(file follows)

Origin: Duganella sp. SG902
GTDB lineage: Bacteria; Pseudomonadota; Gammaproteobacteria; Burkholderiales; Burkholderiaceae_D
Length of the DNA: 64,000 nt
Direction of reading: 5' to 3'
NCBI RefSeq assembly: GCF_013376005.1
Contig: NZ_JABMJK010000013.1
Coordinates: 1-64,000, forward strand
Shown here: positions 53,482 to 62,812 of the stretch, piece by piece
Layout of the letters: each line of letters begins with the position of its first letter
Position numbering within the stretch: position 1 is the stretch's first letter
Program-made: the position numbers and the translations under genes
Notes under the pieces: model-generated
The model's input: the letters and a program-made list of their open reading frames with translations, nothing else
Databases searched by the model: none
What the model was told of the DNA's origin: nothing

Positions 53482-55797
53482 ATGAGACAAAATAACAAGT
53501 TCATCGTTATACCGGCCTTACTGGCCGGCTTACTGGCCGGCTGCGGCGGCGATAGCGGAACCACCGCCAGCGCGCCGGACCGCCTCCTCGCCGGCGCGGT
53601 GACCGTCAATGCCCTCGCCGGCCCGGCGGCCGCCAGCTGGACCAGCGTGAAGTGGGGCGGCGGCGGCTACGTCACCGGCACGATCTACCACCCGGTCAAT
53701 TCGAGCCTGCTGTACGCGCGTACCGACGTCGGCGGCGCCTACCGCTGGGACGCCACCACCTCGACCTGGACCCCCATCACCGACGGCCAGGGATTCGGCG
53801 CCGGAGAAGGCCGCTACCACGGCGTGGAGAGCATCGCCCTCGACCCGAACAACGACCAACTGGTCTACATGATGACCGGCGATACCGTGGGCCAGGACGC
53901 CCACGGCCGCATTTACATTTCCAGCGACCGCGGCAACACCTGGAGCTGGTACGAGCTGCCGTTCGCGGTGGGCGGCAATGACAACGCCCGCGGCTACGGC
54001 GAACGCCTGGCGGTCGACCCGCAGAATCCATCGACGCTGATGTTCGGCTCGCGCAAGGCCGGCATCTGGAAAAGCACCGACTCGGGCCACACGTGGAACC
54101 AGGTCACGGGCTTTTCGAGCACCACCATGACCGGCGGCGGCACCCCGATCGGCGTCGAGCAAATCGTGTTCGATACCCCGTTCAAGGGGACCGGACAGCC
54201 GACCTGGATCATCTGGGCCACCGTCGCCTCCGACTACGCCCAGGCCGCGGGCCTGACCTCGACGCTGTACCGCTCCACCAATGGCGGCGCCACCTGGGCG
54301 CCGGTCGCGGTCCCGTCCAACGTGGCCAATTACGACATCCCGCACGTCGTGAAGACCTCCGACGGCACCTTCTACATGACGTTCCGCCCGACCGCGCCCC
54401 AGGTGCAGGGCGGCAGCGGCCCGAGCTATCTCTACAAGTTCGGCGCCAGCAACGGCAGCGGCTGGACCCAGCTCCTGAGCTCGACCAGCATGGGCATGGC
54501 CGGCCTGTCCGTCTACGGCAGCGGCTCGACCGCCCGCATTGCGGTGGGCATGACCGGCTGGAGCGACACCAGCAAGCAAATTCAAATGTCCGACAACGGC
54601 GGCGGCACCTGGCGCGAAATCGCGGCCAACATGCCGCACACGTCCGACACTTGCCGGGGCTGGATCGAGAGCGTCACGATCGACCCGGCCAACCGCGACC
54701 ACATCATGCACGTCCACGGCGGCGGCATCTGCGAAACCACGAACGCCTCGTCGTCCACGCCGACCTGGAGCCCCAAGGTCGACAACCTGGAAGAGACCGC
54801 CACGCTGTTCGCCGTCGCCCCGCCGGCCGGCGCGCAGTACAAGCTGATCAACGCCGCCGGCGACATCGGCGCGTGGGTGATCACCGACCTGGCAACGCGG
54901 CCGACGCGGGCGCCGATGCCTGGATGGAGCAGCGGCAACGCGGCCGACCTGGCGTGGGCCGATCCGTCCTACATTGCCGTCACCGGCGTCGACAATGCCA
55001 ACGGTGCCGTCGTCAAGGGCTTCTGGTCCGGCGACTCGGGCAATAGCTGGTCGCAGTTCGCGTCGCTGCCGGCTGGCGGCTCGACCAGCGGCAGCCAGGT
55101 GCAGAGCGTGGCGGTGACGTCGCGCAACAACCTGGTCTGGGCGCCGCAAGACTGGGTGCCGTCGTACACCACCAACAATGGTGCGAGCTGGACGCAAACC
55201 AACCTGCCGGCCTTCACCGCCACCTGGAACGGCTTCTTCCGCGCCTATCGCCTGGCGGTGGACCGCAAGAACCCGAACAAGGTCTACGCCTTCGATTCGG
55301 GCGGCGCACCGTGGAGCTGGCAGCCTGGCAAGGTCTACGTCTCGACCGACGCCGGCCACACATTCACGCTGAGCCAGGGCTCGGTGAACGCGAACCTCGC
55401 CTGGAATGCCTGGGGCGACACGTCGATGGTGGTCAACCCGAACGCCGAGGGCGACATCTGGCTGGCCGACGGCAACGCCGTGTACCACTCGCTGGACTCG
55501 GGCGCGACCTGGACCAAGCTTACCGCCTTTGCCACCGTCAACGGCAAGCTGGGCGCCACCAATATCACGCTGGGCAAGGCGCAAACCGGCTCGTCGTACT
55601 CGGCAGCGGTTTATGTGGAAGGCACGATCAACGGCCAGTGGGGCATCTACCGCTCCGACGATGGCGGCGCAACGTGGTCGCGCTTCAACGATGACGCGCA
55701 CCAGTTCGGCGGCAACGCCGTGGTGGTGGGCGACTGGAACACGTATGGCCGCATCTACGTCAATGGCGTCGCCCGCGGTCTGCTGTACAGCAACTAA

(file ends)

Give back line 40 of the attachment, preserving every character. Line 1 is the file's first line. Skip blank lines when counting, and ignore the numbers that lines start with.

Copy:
55701 CCAGTTCGGCGGCAACGCCGTGGTGGTGGGCGACTGGAACACGTATGGCCGCATCTACGTCAATGGCGTCGCCCGCGGTCTGCTGTACAGCAACTAA